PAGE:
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Vicodin is a Schedule II controlled substance that consists of the opiate medication hydrocodone and the over-the-counter medication acetaminophen. Hydrocodone is a central nervous system depressant drug that belongs to the same class of drugs as familiar drugs like oxycodone, morphine, heroin, etc., and its presence in Vicodin accounts for its classification as a controlled substance. The primary medicinal use of Vicodin is for the control of chronic pain or acute pain associated with surgery.
Vicodin’s primary mechanism of action relates to its ability to attach to specialized neurons in the brain that are involved in a number of functions, including the suppression of pain and maintenance of vital functions. These neurons are specialized for neurotransmitters, such as enkephalins and endorphins, that are often referred to as endogenous opiates due to their similar chemical structure and mechanism of action to opiate drugs.
Its other effects include:
Vicodin is one of many prescription narcotic medications that is associated with the rise of prescription drug abuse in the United States. All of the drugs classified as opiate or narcotic drugs have a high potential for abuse due to their ability to relax individuals, result in euphoric states, and produce physical dependence.
Alcohol is also a central nervous system depressant that reduces activity of the neurons in the brain and spinal cord. Alcohol is the most abused drug in the United States, accounting for the majority of substance use disorder diagnoses that occur. Alcohol is often a primary substance of abuse, but other substances are abused along with it, including opiate drugs, stimulants, cannabis products, hallucinogens, etc.
Alcohol’s major mechanism of action primarily occurs as a result of its ability to increase the actions of the inhibitory neurotransmitter gamma-aminobutyric acid (GABA) and to decrease the functions of the excitatory neurotransmitter N-methyl-D-aspirate (NDMA).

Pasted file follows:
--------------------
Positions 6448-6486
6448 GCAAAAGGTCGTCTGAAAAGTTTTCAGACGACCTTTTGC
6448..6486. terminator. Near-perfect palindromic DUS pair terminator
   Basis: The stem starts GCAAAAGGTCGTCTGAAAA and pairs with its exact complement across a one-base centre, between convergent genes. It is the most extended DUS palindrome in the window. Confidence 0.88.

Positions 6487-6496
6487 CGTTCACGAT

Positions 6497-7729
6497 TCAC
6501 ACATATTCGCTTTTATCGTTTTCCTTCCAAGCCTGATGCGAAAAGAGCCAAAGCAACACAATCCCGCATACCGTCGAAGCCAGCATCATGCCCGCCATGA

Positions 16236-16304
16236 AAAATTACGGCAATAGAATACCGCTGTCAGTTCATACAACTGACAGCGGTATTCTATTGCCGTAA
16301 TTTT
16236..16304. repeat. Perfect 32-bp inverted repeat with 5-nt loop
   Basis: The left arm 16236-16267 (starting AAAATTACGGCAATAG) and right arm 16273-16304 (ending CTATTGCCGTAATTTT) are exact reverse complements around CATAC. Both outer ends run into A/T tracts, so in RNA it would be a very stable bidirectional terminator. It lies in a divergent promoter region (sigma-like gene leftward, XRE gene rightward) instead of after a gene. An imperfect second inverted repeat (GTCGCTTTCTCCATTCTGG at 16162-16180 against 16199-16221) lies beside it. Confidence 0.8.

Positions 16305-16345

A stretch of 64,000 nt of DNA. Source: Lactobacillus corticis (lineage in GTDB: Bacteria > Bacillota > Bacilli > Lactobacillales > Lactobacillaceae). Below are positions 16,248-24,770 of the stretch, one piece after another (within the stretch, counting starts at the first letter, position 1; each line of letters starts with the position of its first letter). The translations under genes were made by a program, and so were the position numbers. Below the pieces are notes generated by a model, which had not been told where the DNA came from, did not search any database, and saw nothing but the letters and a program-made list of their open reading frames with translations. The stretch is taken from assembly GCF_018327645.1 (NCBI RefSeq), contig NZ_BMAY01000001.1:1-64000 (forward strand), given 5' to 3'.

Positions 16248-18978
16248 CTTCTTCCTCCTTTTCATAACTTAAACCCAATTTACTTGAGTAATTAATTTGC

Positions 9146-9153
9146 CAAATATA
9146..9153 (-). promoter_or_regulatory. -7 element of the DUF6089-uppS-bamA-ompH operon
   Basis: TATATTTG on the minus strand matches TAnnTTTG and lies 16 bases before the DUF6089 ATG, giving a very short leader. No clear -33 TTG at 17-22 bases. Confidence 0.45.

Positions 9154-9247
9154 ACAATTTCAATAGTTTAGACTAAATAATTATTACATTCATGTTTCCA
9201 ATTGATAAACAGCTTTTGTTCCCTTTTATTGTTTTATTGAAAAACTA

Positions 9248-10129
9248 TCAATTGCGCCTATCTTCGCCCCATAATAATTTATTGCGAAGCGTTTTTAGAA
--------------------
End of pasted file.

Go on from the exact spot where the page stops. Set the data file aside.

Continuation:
Alcohol has a number of similar effects to Vicodin that include:
Individuals who abuse one substance will also often tend to engage in polysubstance abuse (using more than one substance at a time). There are number of reasons for this, depending on the substances being used. For instance, using two different central nervous system depressants results in an exacerbation of their euphoric effects.
Mixing any drugs of abuse is a dangerous practice. According to Concepts of Chemical Dependency, mixing drugs is problematic for a variety of reasons.
These acute effects can result in a number of potential dangers that include both physical symptoms and issues with relationships. For instance, an increased potential to overdose on Vicodin or alcohol is obviously associated with increased potential to suffer brain damage, other physical damage, or even death. Issues with cognition and motor functioning can result in potentially serious accidents. Issues with poor judgment can lead to long-term consequences (e.g., engaging in risky behaviors such as unprotected sex) and affect personal or professional relationships.
A number of professional sources discuss some long-term effects that may occur as a result of combining drugs like alcohol and Vicodin:
The formal instructions that are both given to patients who use medications like Vicodin strongly recommend that the individual not drink alcohol when taking the drug. The knowledge that a person is drinking alcohol and taking Vicodin is enough to warrant suspicion that the person is abusing one or both drugs.
Other signs that suggest abuse include:
The combination of narcotic pain medications such as Vicodin and alcohol is a particularly dangerous but common practice. This represents a serious situation that can have a number of significant short-term and long-term effects on the individual’s physical health, mental functioning, relationships, occupation, and other important areas of life. Individuals who frequently use Vicodin and alcohol should consider becoming involved in a formal treatment programto avoid these issues.